ISCCC opposition to any and all development is the well-heeled retiree version of “#&@$ off, we’re full”.

They don’t care a bit about crushing house prices forcing young families into outer rim suburbs with hellish commutes. As long as their easy lives continue for a few more tranquil years.

thoughtsonthesubject10:00 am 06 Sep 21

Has anybody considered the “heat islands effect” created by massive amounts of concrete with little greenery in between? (See https://archive.ipcc.ch/publications_and_data/ar4/wg1/en/ch3s3-2-2-2.html) This drives up temperatures in the summer, forces people to use more and more air conditioning and creates large amounts of greenhouse gasses. Canberra was wisely planned as a decentralized city. Let’s keep it that way. The exodus from high rise apartments in Sydney and Melbourne as shown by a drop in apartment prices and sharp rise of the cost of single dwellings in decentralized Canberra shows that people’s preferences are changing. Satellite cities and town centres with little need for daily commuting by providing employment and a good infrastructure for health and education, and not compact housing is the answer for the future.

The more I’ve read experts discussing new city planning post Covid and the latest push by cities like Sydney and Melbourne to become more polycentric cities, the more I see that the old Canberra Y plan had a lot going for it. Certainly not perfect, but better than the current developer led spatial plan for Canberra.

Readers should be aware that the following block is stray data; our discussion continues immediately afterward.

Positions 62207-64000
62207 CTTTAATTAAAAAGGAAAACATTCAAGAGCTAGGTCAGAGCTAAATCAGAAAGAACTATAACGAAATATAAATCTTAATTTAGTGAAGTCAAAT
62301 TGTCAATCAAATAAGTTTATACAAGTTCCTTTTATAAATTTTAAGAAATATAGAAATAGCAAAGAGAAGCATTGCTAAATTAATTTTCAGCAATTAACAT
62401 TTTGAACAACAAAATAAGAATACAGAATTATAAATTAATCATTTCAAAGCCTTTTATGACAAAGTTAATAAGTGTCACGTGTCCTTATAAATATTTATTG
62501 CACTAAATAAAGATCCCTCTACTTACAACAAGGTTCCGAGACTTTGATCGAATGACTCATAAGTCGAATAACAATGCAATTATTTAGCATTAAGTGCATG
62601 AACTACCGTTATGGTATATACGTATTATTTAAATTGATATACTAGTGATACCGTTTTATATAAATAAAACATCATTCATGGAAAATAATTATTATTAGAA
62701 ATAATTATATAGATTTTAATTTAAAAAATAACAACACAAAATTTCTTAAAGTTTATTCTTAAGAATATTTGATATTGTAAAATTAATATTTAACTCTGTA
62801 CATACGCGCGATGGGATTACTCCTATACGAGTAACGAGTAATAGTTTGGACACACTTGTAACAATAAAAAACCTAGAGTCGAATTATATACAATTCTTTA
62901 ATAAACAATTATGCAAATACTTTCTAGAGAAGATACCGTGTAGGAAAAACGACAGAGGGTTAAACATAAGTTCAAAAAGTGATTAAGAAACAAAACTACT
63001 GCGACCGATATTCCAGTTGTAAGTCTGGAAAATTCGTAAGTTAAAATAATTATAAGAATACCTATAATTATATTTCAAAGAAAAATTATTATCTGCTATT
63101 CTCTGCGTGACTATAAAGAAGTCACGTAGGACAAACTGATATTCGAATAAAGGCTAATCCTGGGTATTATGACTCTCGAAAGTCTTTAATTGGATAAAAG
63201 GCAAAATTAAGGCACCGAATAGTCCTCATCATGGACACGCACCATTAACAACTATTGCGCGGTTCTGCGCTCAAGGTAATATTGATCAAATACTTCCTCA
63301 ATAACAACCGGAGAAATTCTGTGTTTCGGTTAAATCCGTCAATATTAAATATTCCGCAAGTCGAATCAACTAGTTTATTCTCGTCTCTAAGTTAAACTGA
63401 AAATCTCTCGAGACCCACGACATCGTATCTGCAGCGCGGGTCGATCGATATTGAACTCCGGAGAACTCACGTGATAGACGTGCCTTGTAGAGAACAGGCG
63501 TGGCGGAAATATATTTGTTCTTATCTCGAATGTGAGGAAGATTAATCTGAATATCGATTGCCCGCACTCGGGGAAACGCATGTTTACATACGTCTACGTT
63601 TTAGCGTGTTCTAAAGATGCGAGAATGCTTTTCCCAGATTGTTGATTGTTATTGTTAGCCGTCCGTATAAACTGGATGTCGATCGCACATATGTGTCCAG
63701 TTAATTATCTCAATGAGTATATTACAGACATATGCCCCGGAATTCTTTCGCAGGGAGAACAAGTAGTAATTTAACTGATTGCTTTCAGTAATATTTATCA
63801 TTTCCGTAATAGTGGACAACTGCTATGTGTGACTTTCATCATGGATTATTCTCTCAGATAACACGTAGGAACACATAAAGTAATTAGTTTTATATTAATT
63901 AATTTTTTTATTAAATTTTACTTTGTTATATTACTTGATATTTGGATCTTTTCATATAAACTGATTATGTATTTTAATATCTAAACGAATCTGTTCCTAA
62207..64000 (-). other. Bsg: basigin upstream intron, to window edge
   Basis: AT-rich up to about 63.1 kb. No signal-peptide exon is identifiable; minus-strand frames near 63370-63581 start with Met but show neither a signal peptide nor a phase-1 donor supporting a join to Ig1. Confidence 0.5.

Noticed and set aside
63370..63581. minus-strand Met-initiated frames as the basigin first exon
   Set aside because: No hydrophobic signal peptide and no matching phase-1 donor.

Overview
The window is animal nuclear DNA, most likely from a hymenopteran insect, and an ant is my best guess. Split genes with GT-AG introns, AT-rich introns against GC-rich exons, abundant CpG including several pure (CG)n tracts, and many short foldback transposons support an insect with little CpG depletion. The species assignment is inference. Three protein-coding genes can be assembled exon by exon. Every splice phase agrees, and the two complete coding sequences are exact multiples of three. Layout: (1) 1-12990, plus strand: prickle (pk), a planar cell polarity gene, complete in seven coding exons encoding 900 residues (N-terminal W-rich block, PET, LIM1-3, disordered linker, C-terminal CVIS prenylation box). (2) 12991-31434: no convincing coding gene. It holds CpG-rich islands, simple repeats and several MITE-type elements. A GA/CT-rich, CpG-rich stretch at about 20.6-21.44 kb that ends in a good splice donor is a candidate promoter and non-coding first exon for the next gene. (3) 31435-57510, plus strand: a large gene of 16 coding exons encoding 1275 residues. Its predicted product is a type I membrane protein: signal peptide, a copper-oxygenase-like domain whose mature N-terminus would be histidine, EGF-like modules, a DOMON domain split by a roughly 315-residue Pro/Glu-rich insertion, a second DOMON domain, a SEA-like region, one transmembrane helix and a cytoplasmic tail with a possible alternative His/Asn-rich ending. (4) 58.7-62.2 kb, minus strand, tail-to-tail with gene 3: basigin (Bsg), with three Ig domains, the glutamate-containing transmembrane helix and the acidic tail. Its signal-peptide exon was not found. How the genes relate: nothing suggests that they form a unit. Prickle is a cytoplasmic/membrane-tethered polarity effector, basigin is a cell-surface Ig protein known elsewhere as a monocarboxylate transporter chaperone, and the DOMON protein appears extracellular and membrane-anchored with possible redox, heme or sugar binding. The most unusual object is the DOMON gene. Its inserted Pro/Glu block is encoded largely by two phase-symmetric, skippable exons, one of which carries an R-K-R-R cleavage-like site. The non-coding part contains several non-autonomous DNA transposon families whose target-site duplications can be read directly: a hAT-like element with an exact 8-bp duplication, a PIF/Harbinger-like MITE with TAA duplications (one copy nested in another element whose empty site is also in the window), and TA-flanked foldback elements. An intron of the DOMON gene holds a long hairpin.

Multi centre cities are probably worse for the profits of high rise developers, but can be better for below 5 storey density and certainly better for citizen liveability and reducing average commute.

Canberra has the potential to become a brilliantly planned city for a million people. But we are at a crossroads.

Nimby is the favoured word of property developers and real estate agents to disparage anyone who dares oppose their money making plans. You could also accuse indigenous groups who sought to protect their land and homes of being Nimbys. Being called a Nimby is a mark of being prepared to defend what is yours. Courage opposed to greed and theft.

“Being called a Nimby is a mark of being prepared to defend what is yours”

Well at least you’re honest in thinking that the entire area belongs to you and that you should be able to control what occurs everywhere to suit your own personal wants.

If the NIMBY tag fits, wear it.

OMG check your privilege. Equating rich inner south homeowners protecting home values with dispossessed and brutalised indigenous Australians??? Sooooo out of touch.